Monday, July 13, 2009

favorite shots around town

and now for a few of my favorite shots around town

Sunday, July 12, 2009

home bound july 13

we're heading home today for 2 months and we'll miss the lifestyle we've grown accustomed to here in mazatlan - but we sure won't miss the heat and humidity.

we're being sent off with a gentle reminder of how quickly things can change. i was awakened about 4am with lightning and by 6 it turned into a squall with pelting rain, thunder and lightning (very close by) and winds clocked up to 35 knots. i'm assuming we'll still make our flight later this afternoon. it is exciting to watch nature roar up like this with the boat rocking and rolling at the dock and my hair whipping my face. pure pleasure.

now, a few random shots to remind us of how special this place is.

one of the hotels i walked through had a koi pond with lily flowers

and koi more than a foot long

walking down some of the streets can be a real surprise when you peek inside the open windows like this place.

jim's big adventure

jim's big adventure was taking the ferry from mazatlan to la paz. just in case you can't identify him from the masses, he's the tall good-looking guy circled in red. he says clearly he's not writing this....

he went to la paz to help dave and mary ann bring their boat star dancer over to mazatlan. since mary ann is recovering from a broken foot/ankle, and since their boat is a sister boat to ours, it seemed like a good idea at the time. plus it gave him an opportunity to see what ferry travel in mexico is like. we also needed to buy a dehumidifier.

so he got a tour of the bridge, he met the captain and several of the crew. i'm assuming he got to practice his spanish as well. he says "un poco".
the sail over to mazatlan was hot but completely uneventful except for the lightning storm at night which was nerve-wracking.

mazatlan moments

Here’s a recap of our time in Mazatl├ín since we’ve been here 2 months to the day. The first month we took intensive Spanish classes Monday-Friday 5 hours in class and at least 5 hours studying. A typical day would be to catch the 7:55am bus to downtown, walk to class, lunch break 11:30-noon, leave class at 1:30, stop for a cold drink and practice habla espanol. Back at the boat we’d study until 9pm or later. Not very exciting but we did learn a lot, including bus routes. The second month we did a lot of reading, socializing, finding good restaurants, a few boat chores, and trying to stay cool. It’s been about 97° in the shade with 100% humidity and the ocean about 85°.
Highlights include:
Our first lightning storm a week after we arrived – unfortunately I was sleeping on deck at the time because it was too hot below. We’ve had several more storms since then.
Bought a fan, an air conditioner, and a dehumidifier. Life is now tolerable below deck.
We had our first tropical depression which included torrential rains, thunder, lightning, and near hurricane winds clocked at 60+mph. Our jib sheet started to unwrap but Jim got help from our neighbors to tie it down temporarily. A couple days later we took down all the sails.
Spectacular sunsets each evening off our bow – our daily ritual.
Animal life abounds around the marina and in town. Quite often we surprise a blue heron wandering down the dock, large and small iguanas gawk at us walking around the marina, and numerous fish swim around the boats and often we see fish jumping out of the water. Each evening around sunset flocks of pelicans, frigates, and grackles (?) fly overhead.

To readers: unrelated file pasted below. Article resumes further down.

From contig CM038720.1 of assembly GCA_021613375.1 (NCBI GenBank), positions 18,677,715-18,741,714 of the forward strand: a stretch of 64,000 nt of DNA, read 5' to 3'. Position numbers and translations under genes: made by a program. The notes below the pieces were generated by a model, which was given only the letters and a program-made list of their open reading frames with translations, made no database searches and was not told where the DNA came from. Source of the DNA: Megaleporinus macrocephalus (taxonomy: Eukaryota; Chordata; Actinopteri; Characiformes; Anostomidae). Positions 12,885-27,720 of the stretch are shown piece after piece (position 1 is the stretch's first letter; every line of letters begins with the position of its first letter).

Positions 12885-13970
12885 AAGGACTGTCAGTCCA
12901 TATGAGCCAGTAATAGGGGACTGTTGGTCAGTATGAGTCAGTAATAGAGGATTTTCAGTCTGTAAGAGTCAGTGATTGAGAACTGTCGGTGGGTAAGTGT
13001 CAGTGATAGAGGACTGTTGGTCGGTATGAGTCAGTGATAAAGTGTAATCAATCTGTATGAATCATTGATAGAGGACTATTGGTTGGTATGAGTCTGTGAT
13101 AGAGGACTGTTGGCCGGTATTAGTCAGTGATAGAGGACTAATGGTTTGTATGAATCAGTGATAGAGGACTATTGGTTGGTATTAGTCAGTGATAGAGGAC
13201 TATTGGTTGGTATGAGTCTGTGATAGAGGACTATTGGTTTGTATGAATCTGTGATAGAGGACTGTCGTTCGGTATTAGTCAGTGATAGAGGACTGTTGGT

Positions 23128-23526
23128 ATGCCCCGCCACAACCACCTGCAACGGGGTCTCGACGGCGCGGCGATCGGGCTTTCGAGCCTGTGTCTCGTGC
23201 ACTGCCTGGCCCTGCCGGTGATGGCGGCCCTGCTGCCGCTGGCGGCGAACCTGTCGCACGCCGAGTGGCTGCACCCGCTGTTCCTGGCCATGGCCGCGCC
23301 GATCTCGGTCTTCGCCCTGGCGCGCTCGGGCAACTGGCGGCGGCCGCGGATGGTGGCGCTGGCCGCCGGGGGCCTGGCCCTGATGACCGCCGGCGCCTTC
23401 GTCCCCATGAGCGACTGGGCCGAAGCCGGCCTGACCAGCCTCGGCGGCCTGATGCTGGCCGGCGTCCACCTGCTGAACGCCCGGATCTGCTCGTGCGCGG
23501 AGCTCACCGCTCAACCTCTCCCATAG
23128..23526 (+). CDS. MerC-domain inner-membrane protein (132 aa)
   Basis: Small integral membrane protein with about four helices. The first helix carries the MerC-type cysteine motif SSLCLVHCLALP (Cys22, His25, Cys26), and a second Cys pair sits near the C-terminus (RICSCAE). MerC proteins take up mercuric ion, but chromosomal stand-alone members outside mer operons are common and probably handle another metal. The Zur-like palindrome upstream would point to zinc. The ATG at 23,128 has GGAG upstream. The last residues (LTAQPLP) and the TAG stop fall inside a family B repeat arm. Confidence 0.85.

Movies (with Spanish subtitles) on the lawn twice a week here in the marina, with the best popcorn (las palmitas).
The marina surge – often feeling like an earthquake on water. You have to be really creative tying the boat to the dock. We have 12 dock lines – 4 big cargo straps, 2 bow lines, 2 back-up bow lines, 1 stern line, 1 back-up stern line, 5 spring lines and 1 back-up brest line. God forbid should we have to pull out of here in a hurry.
The AC yoga stretch. Going on deck and going below requires the agility of a spider monkey as you swing your legs over the AC onto the companionway steps. I can’t even guess how many times a day this happens. It’s a good deterrent for the unwanted visitor.
Personal triumphs – I walked the entire length of the malecon (once was enough) barely escaping heatstroke. Jim says he survived four weeks of Spanish class.
Moments of pure pleasure:
Sitting on a park bench in the pazuela, in front of the Peralta Theatre, listening to the xylophone player.
Riding the bus and listening to the guitar player who just came aboard sing and play his guitar.
Watching a spontaneous performance of a musical group play, dance and juggle in the middle of a busy multi-lane intersection.
Fidel bringing us ice-cold lemonade while we folded the mainsail in the heat of the day. And for Jim, having Fidel hand him a cold beer under the bathroom stall door.
Dave’s dinghy tour of the waterways and marina
A live musical performance on Star Dancer with fellow cruisers playing guitars and flute and singing great blues and jazz.
photo id:
1 - sunset off the bow
2 & 3 - flooding after storm - from the bus
4 - flooded downtown street
5 - flooded intersection by plazuela
6 - fresh juice and fruit cart - we had daily OJ from "jugo man"
7 - typical food cart going to set up for business
8 - local bus driver in his domain (he asked me to take his picture)
9 - one of the local buses - you read the windshield to see where it's going
10 - vendor selling bread
11 - our dock line strategy - there really are 12 lines
12 - one of the pools at marina el cid with caves and high dive
13 - a local iguana poolside
14 & 15 - our neighborhood blue heron